sockwrite -n $sockname GET /locallight.php?turnem=off HTTP/1.1
  sockwrite -n $sockname Host: im-name.net $+ $crlf $+ $crlf
on *:sockread:lightsocket*:{
  if ($sockerr > 0) { echo -st Light notify: (socket: $+ $sockname $+ ): error: sockread failed | goto w }
  else {
    var %count
    sockread %lightison 
    ;echo .. %lightison ;debug
    inc %count 1
    if (%count == 9) { goto w }
    goto nextread
  echo -st Light notify: %lightison 
  sockclose $sockname

Basically, when someone talks in a channel, it checks if the mIRC program is in focus. If it isn’t it makes a http-call to a php-script (described here) on the RPi. Then it sends another call, to turns the lights off, when the program regains focus. Added some simple print notifications to the status window (echo -st ..).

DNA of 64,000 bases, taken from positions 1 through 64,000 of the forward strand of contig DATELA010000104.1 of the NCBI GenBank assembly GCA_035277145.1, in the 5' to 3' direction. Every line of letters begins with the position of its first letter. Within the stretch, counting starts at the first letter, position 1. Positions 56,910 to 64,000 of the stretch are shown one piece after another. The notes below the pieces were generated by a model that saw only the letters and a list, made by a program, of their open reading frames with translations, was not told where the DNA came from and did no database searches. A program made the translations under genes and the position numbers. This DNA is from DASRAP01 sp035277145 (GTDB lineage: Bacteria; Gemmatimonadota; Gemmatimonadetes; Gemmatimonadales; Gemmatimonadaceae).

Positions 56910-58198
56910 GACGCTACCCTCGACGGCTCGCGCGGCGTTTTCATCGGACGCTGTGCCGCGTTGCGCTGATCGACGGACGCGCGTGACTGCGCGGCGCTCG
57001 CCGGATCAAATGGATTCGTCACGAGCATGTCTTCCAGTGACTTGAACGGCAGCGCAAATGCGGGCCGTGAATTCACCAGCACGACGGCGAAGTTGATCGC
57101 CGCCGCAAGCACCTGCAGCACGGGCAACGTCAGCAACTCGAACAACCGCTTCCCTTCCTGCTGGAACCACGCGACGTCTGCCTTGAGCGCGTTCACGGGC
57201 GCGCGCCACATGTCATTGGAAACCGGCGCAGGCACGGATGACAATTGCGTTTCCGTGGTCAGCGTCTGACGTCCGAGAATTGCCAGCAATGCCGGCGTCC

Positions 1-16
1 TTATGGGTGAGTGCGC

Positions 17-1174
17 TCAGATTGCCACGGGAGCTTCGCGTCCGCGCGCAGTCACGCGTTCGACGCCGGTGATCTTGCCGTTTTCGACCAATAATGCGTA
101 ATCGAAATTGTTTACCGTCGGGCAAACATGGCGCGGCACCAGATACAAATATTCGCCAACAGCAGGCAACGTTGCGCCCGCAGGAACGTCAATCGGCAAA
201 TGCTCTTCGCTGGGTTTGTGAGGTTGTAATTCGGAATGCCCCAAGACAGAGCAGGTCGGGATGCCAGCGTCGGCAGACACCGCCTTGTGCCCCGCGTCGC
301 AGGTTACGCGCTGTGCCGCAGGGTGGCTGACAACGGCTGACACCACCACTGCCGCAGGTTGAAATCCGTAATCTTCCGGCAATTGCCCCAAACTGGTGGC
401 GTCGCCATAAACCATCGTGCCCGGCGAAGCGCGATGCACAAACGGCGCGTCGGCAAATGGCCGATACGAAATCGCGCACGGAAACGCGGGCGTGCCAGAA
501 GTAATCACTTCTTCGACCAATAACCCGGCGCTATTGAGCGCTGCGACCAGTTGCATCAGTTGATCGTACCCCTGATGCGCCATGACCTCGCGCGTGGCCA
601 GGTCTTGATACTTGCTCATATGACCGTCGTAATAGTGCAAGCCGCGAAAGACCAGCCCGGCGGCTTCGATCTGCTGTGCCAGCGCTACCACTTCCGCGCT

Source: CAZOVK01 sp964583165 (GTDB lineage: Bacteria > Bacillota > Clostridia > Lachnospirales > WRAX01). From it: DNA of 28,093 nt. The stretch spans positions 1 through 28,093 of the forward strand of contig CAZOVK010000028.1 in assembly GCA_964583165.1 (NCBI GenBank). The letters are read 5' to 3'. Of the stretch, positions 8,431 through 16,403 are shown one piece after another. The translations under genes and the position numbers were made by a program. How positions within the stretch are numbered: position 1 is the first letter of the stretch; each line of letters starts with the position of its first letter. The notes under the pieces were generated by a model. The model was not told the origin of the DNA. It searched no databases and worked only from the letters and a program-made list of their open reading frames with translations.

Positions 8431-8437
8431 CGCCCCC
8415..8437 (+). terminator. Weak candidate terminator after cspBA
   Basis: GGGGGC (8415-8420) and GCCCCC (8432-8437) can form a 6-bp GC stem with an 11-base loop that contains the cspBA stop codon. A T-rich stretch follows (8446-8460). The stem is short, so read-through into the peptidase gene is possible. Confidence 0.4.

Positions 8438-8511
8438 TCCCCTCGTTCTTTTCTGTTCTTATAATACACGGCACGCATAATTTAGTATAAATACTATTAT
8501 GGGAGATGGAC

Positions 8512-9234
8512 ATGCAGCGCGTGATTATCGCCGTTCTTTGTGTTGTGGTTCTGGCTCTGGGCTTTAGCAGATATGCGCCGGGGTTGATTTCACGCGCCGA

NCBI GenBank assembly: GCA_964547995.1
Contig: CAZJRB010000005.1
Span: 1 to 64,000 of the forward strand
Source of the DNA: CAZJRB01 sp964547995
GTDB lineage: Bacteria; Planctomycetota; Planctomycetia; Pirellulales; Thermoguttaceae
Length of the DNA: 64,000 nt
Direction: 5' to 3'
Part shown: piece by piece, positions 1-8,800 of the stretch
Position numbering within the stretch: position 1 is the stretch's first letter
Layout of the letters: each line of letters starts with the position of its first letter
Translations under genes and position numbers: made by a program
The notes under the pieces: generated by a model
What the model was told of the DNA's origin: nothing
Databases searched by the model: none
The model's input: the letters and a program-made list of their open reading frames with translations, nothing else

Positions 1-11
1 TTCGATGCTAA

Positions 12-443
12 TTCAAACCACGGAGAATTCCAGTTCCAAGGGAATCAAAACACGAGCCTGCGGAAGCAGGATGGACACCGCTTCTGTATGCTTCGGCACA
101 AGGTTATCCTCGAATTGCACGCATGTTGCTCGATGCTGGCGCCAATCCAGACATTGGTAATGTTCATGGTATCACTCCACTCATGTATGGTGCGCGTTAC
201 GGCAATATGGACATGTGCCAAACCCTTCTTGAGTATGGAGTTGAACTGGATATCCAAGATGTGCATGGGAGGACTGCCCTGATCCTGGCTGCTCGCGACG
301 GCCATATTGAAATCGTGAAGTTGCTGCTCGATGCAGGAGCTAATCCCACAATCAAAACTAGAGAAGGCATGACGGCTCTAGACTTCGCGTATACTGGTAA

It’s pretty much the same concept as the “Neighbor controlled christmas lights“, simple. But it was fun playing around with the mIRC syntax again.

Will I be using this? Well.. probably I will leave it on until the next project comes around.
Next project should be visual notification of the Facebook chat.. :P

The password: Changed it, forgot it – Raspberry Pi

Posted for my later reference.

It happened when I was about to connect the RPi to the interwebs. I changed the user password to something smart, then forgot it. Having not enabled the root user I was locked out.

As it turns out it’s really simple to reset. Just follow a simple step-by-step, like the one I found at rpi.tnet.com.

In short:

  1. Add init=/bin/sh to the end of cmdline.txt, which is to be found on the FAT-partition.
    Make sure the contents in this file stays in one line.
  2. Power up the RPi